Oatmeal

Oats, oatmeal, steel-cut oats, instant oats, overnight oats, rolled oats, oat milk… You get the idea. This beloved breakfast grain has been utilized for centuries and comes in many different forms and varieties. Now that temperatures are dropping for fall, the itch to stir a pot in the morning increases. Oatmeal is admittedly one of my favorite dishes to have in the morning, so what better food to give a shout-out for my true first blog post. For this post, I dusted off the old trusty university textbooks and added some trivial information for you to enjoy. I will also get into the nutritional benefits of oats and whether oats are gluten-free or not. I included 3 different recipes for you to try, and not all of them resembling the stereotypical grandfather’s breakfast wallpaper glue. These are definitely some of the more superficial bowls of oatmeal that have come from my kitchen.

Oats in a jar

History and trivia

Avena sativa, also known as the common oat, seems to favor climates such as that in my own country, the Netherlands: wet and temperate. Oats are a relatively recent cultivated crop, first produced around 1000 BCE. Other grains, such as wheat and rye, were first cultivated around 6000-8000 BCE. The oat first made its debut as a feed for livestock and was also used for medicinal purposes by the Greeks and the Romans. Because oats prefer temperate climates, it is no surprise the domestication of this grain was important in North-Western Europe. It can even be grown in Nordic regions as a summer grain but was most prominently first cultivated for human consumption in Great-Britain. Especially in Wales and Scotland, where oats formed an important part of the human diet throughout history in the form of oatmeal and bannocks (oatcakes). You might have seen porridge featured in the tv-series Outlander, where some of the characters pull up their nose at what is actually a very healthy breakfast to start the day with.

Picture of a bowl of pirate oatmeal and a glass of rum

The stats

If you are a geek like me, I am sure you would like to know everything about the nutritional stats of this grain. Oats contain soluble fiber, which is beneficial to the health of your digestive system and adds to satiation, making you feel full for longer. Oats also contain a fair amount of protein compared to other grains. Oat milk, however, contrary to popular belief, does not contain a lot of protein compared to cow’s milk or dairy-free milk based on soy. Oats contain plenty of polyunsaturated fats and B-vitamins such as thiamine and pantothenic acid.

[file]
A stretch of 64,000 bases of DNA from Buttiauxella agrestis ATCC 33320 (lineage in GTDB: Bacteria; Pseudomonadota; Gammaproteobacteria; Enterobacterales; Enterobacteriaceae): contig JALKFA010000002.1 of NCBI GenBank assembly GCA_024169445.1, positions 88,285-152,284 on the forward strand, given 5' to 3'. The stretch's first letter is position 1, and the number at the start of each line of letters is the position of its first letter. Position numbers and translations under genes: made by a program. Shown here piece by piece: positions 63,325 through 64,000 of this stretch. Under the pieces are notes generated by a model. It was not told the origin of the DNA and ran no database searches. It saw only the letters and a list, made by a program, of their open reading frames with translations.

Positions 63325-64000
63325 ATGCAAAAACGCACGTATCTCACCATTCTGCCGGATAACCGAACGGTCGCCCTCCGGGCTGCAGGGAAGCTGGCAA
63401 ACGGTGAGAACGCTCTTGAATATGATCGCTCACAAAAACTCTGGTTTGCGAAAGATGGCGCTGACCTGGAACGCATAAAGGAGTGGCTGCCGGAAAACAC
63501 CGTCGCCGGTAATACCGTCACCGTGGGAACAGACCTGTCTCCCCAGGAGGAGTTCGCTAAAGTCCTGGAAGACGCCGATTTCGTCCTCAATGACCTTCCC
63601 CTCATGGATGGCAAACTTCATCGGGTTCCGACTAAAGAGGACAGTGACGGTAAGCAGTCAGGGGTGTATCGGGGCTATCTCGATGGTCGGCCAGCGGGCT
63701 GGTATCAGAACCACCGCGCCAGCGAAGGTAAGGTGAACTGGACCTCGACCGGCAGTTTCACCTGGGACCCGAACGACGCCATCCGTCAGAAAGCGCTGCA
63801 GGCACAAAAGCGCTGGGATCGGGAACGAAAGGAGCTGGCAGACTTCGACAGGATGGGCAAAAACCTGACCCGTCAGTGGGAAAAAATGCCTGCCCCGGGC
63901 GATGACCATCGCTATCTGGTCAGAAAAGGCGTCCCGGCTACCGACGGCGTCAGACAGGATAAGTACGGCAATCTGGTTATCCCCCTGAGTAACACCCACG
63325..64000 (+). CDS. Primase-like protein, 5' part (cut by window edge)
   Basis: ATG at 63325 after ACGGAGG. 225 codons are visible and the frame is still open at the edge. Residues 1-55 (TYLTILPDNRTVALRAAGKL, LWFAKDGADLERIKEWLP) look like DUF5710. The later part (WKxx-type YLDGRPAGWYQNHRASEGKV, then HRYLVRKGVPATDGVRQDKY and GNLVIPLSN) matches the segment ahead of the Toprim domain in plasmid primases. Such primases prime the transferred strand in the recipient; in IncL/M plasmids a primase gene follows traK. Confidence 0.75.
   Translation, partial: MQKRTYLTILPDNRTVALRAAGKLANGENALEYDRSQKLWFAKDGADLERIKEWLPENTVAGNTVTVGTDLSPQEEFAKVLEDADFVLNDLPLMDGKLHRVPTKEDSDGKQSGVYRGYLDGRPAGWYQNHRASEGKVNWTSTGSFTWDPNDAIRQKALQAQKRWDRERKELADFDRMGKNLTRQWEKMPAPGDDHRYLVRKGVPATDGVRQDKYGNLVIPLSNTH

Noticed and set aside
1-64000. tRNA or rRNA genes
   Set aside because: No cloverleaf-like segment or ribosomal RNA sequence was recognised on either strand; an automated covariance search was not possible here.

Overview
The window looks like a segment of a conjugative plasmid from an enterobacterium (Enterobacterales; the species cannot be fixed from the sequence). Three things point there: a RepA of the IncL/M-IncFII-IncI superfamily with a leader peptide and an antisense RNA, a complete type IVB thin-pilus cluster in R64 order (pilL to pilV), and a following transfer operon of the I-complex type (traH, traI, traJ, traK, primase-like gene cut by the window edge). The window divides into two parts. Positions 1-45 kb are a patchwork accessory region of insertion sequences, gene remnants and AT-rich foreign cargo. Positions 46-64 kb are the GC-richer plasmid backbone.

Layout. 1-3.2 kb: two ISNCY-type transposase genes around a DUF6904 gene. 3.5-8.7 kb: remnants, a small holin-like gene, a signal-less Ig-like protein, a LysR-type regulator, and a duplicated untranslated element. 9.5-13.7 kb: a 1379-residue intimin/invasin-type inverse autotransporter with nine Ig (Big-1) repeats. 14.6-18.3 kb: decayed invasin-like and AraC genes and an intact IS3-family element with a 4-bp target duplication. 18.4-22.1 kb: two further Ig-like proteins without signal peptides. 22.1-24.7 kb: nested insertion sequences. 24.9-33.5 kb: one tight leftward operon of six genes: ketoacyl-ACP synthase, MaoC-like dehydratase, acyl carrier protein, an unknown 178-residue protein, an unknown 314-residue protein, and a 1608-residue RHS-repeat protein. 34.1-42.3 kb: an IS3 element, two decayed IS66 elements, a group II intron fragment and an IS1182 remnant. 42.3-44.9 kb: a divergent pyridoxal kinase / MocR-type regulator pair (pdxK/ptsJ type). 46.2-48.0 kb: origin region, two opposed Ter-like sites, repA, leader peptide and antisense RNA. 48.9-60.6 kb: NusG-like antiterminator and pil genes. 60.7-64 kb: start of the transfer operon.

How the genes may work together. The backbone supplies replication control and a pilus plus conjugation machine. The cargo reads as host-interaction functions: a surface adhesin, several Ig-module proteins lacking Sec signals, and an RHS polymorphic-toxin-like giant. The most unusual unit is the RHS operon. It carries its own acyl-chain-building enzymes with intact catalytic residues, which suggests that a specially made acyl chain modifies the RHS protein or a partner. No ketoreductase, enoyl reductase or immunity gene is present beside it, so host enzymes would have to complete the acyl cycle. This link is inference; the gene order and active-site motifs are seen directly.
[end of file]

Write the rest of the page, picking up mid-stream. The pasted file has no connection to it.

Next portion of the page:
Old-fashioned oatmeal ingredients

As a dietitian, I am often being asked the question of whether oats are gluten-free and if they can be safely consumed by patients with celiac disease. Whereas some sources would answer yes and other sources might answer no, the most honest response to this question is: it depends. Different cultivated varieties of oats have varying compositions. Avenins, a protein present in oats, can trigger celiac disease in some people. Another problem is that oats are often subject to cross-contamination with gluten-containing grains, such as during harvesting, processing, or the packaging-stage of the product. If you suffer from gluten sensitivity or celiac disease, it is important to do extensive research on the product you are buying to track down its purity and safety to consume. For more information about this, check out this article by the Celiac Disease Foundation.

Nutritional information chart per 100 g: rolled oats
Energy1575 KJ / 373 kcal
Carbohydrates60.7 g
Sugars0.4 g
Dietary fiber7.3 g
Fat7.3 g
Saturated fats1.3 g
Monounsaturated fats2.6 g
Polyunsaturated fats2.9 g
Protein12.8 g
Thiamine0.6 mg
Pantothenic acid1.5 mg
Based on NEVO online version 2019/6.0

King of variety

Oatmeal allows for wonderful mixing and matching to take place in your kitchen. There is a lot that you can add to spice up or sweeten up your breakfast. You can add nuts, seeds, fruits, dried fruits, sugars and syrups, spices, and even other more savory options such as meats and vegetables depending on the cuisine.

You can cook oatmeal with water, broth, (lactose-free) milk, or a non-dairy milk replacement such as soy milk. Each of these liquids will bring a different flavor, protein amount, and thickness to your oatmeal.